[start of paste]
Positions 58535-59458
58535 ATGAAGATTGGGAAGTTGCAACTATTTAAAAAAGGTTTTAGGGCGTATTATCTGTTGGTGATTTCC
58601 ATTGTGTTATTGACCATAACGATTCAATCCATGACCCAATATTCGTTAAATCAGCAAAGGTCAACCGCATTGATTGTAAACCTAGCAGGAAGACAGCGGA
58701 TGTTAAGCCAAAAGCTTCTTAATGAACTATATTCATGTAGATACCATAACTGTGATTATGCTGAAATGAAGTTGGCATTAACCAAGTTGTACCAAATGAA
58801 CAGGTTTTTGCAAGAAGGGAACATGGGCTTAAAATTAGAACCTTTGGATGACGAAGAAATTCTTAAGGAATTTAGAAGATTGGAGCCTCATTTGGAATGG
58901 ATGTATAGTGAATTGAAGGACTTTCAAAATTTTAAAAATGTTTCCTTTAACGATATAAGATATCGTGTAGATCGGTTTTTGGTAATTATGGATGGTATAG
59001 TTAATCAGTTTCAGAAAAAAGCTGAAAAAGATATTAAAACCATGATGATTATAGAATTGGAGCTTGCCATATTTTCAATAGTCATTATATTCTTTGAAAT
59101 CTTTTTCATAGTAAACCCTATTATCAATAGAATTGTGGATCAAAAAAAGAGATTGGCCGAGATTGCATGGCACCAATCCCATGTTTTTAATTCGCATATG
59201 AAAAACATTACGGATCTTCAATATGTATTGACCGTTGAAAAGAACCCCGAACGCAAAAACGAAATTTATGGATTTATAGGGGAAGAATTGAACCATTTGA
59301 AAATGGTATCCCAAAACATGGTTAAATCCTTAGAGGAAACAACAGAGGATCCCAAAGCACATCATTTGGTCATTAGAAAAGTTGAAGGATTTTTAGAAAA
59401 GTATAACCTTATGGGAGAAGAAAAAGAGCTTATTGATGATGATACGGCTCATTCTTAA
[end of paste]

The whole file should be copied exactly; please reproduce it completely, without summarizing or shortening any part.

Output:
Positions 58535-59458
58535 ATGAAGATTGGGAAGTTGCAACTATTTAAAAAAGGTTTTAGGGCGTATTATCTGTTGGTGATTTCC
58601 ATTGTGTTATTGACCATAACGATTCAATCCATGACCCAATATTCGTTAAATCAGCAAAGGTCAACCGCATTGATTGTAAACCTAGCAGGAAGACAGCGGA
58701 TGTTAAGCCAAAAGCTTCTTAATGAACTATATTCATGTAGATACCATAACTGTGATTATGCTGAAATGAAGTTGGCATTAACCAAGTTGTACCAAATGAA
58801 CAGGTTTTTGCAAGAAGGGAACATGGGCTTAAAATTAGAACCTTTGGATGACGAAGAAATTCTTAAGGAATTTAGAAGATTGGAGCCTCATTTGGAATGG
58901 ATGTATAGTGAATTGAAGGACTTTCAAAATTTTAAAAATGTTTCCTTTAACGATATAAGATATCGTGTAGATCGGTTTTTGGTAATTATGGATGGTATAG
59001 TTAATCAGTTTCAGAAAAAAGCTGAAAAAGATATTAAAACCATGATGATTATAGAATTGGAGCTTGCCATATTTTCAATAGTCATTATATTCTTTGAAAT
59101 CTTTTTCATAGTAAACCCTATTATCAATAGAATTGTGGATCAAAAAAAGAGATTGGCCGAGATTGCATGGCACCAATCCCATGTTTTTAATTCGCATATG
59201 AAAAACATTACGGATCTTCAATATGTATTGACCGTTGAAAAGAACCCCGAACGCAAAAACGAAATTTATGGATTTATAGGGGAAGAATTGAACCATTTGA
59301 AAATGGTATCCCAAAACATGGTTAAATCCTTAGAGGAAACAACAGAGGATCCCAAAGCACATCATTTGGTCATTAGAAAAGTTGAAGGATTTTTAGAAAA
59401 GTATAACCTTATGGGAGAAGAAAAAGAGCTTATTGATGATGATACGGCTCATTCTTAA